In-Depth: Rep. Jose Serrano (D-NY) reintroduced this bill from the 115th Congress to support Cuban players in Major League Baseball (MLB) and thereby take a help towards normalizing U.S.-Cuba relations:
"Under current law, Cuban baseball players must renounce their citizenship, denounce their government, and abandon their families in order to play professional sports in the United States. The Baseball Diplomacy Act would eliminate these barriers and allow Cuban players to enter the United States on non-immigrant visas for the duration of the season to play baseball and then return to Cuba with their earnings when the season had ended. Opening the door to Cuban baseball players will help relations between Cuba and the United States at the personal level. The Cuban players would be able to participate in the great melting pot of professional baseball and learn about the United States first hand, while Americans would get to experience the great talent of Cuban players. The Baseball Diplomacy Act does not change other aspects of our relationship with Cuba or alter other existing laws on immigration. It merely offers Cuban baseball players the same opportunities as athletes from other countries, by allowing them to get visas for the duration of the baseball season and to return home for the off-season."
In the summer of 2015, President Barack Obama announced that official diplomatic relations with Cuba would be reinstated — leading to speculation that the travel ban and trade embargo would be lifted entirely as sanctions are eased.
Cuban Americans for Engagement (CAFE) supports baseball diplomacy, which it praises as an attempt to use sports to "reconcile what politics divides."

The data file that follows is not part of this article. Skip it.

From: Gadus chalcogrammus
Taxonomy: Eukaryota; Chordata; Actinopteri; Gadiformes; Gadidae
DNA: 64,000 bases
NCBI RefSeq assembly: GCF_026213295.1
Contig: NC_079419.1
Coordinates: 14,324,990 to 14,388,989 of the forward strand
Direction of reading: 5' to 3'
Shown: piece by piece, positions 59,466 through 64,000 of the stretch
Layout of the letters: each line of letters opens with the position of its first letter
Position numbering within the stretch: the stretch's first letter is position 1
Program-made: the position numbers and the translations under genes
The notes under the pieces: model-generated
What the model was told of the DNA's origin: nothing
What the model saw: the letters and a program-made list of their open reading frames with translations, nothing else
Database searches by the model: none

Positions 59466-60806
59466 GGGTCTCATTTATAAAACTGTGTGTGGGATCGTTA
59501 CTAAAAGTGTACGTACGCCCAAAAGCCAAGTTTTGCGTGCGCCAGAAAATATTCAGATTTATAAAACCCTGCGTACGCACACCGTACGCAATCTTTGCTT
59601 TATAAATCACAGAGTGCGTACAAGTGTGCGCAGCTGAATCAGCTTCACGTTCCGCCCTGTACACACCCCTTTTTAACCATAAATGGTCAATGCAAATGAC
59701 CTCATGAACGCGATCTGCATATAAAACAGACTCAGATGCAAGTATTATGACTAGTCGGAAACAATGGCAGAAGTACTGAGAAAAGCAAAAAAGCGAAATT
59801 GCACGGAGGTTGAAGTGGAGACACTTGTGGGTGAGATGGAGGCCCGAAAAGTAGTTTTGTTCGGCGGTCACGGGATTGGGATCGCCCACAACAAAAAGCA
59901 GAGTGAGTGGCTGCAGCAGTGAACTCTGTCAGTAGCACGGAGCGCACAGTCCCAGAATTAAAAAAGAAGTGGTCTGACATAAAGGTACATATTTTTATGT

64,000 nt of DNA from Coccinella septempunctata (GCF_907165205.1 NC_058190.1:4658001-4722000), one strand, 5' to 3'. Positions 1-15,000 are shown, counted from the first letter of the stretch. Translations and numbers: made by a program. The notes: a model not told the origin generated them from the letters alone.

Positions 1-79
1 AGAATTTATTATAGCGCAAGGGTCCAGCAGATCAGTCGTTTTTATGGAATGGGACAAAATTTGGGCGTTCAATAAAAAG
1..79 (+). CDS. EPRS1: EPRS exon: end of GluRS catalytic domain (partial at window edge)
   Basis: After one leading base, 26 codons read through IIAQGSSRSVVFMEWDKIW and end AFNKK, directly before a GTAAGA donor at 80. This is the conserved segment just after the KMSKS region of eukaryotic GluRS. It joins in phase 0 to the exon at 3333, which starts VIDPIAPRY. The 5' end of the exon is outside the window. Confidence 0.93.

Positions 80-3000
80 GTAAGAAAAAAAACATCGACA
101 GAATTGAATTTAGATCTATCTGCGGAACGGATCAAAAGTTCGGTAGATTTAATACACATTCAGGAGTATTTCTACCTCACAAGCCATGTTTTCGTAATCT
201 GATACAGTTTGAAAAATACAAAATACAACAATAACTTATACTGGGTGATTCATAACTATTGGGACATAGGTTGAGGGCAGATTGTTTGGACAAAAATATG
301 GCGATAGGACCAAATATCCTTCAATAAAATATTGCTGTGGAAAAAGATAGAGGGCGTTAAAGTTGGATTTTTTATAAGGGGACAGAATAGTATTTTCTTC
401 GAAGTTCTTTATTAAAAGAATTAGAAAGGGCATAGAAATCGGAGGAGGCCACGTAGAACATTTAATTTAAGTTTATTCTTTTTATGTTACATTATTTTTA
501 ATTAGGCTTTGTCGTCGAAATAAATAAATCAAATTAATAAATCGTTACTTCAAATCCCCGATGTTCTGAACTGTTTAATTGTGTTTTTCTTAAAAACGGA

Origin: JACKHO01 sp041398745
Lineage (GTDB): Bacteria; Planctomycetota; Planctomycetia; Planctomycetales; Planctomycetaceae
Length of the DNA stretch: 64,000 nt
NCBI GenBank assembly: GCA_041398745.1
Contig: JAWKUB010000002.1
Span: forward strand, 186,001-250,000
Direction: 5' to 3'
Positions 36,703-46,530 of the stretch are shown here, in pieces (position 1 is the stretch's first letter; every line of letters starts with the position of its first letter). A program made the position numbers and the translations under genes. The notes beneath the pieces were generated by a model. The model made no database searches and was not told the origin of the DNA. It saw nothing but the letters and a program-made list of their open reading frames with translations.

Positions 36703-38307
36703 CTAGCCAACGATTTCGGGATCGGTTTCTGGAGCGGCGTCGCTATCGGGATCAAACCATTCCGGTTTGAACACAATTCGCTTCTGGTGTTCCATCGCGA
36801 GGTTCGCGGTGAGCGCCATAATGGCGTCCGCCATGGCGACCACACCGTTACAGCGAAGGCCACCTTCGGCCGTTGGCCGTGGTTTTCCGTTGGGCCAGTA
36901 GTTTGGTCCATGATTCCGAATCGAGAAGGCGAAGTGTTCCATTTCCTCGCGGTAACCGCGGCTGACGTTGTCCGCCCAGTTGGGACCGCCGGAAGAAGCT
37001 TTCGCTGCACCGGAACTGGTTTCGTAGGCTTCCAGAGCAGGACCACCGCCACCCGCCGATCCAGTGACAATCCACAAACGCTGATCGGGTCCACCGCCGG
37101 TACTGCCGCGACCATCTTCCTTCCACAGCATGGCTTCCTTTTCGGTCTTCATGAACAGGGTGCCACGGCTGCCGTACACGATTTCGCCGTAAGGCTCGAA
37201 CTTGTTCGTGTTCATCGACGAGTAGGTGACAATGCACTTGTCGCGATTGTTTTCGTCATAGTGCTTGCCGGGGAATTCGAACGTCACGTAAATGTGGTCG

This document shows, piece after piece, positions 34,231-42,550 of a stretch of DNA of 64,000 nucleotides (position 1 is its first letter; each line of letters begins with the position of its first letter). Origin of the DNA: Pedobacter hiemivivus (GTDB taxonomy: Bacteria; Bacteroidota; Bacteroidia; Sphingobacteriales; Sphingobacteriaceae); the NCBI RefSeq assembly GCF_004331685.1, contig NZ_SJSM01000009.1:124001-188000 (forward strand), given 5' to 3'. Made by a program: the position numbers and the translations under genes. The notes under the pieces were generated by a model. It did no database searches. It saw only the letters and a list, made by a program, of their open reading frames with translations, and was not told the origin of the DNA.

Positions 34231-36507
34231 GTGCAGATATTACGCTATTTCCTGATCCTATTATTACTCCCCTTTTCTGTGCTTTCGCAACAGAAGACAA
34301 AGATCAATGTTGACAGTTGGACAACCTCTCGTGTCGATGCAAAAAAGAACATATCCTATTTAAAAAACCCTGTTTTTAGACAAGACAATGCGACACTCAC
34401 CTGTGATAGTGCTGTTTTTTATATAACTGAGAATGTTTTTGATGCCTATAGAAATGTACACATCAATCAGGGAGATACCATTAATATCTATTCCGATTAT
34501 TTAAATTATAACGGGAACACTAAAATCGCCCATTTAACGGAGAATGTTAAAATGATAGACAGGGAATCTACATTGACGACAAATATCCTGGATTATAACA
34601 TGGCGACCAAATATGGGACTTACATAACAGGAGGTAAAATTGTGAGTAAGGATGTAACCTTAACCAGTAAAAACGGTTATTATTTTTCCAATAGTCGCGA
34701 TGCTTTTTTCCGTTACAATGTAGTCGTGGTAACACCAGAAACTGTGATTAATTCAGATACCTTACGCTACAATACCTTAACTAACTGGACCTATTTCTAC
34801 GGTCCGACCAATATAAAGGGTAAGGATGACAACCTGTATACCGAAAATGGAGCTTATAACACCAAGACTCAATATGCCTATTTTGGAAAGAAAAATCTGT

There are no cosponsors of this bill in the 116th Congress. In the 115th Congress, it had one cosponsor, Rep. Steve Cohen (D-TN). In the 114th Congress, it had 15 cosponsors in the House, all of whom were Democrats.
Of Note: Baseball is an immensely popular sport in Cuba, and the allure of playing in the world’s best professional baseball league has led many Cuban baseball players to come to America in the hopes of making a Major League Baseball roster. This has made baseball an important tool for normalizing U.S.-Cuba relations.
On the MLB’s 2015 opening day, 18 of the 868 total players on MLB rosters were Cuban, or about two percent. Most of these players had to defect and abandon their lives in Cuba to pursue their careers in the U.S. Typically these players are able to sign as free agents or enter the MLB draft if they successfully defect, but the process of defecting is complicated and sometimes dangerous.
In 2014, there were five Cubans who were selected for the MLB All-Star Game, and there are two Cubans participating in the 2015 World Series — Kendrys Morales from the Kansas City Royals and Yoenis Cespedes from the New York Mets.
MJIL reports that Cubans in the MLB are currently subject to onerous requirements:
"Over 200 Cuban baseball players have defected from their home country to play professional baseball. Cubans are subjected to more complex MLB rules than other baseball players for several reasons. First, Cubans are forced to defect from Cuba to play professional baseball. The MLB bars 'the discussion or negotiation with anyone in Cuba regarding the signing of any player in Cuba.' Ergo, no scouts or team representatives can contact any Cuban player while they are in Cuba. This policy essentially forces Cubans who have MLB aspirations to abandon their home and establish residency in another state. Second, most of these players opt to obtain citizenship in a country other than the United States due to MLB draft rules. Players usually command a much more lucrative contract in free agency than through the draft. But if a Cuban player is granted asylum directly in the United States then they are required to enter the MLB draft rather than sign a contract in free agency like other foreign players. Finally, if a Cuban player enters the draft and is passed over then they are unable to obtain free agency."
Summary by Eric Revell
(Photo Credit: Flickr user Keith Ellison)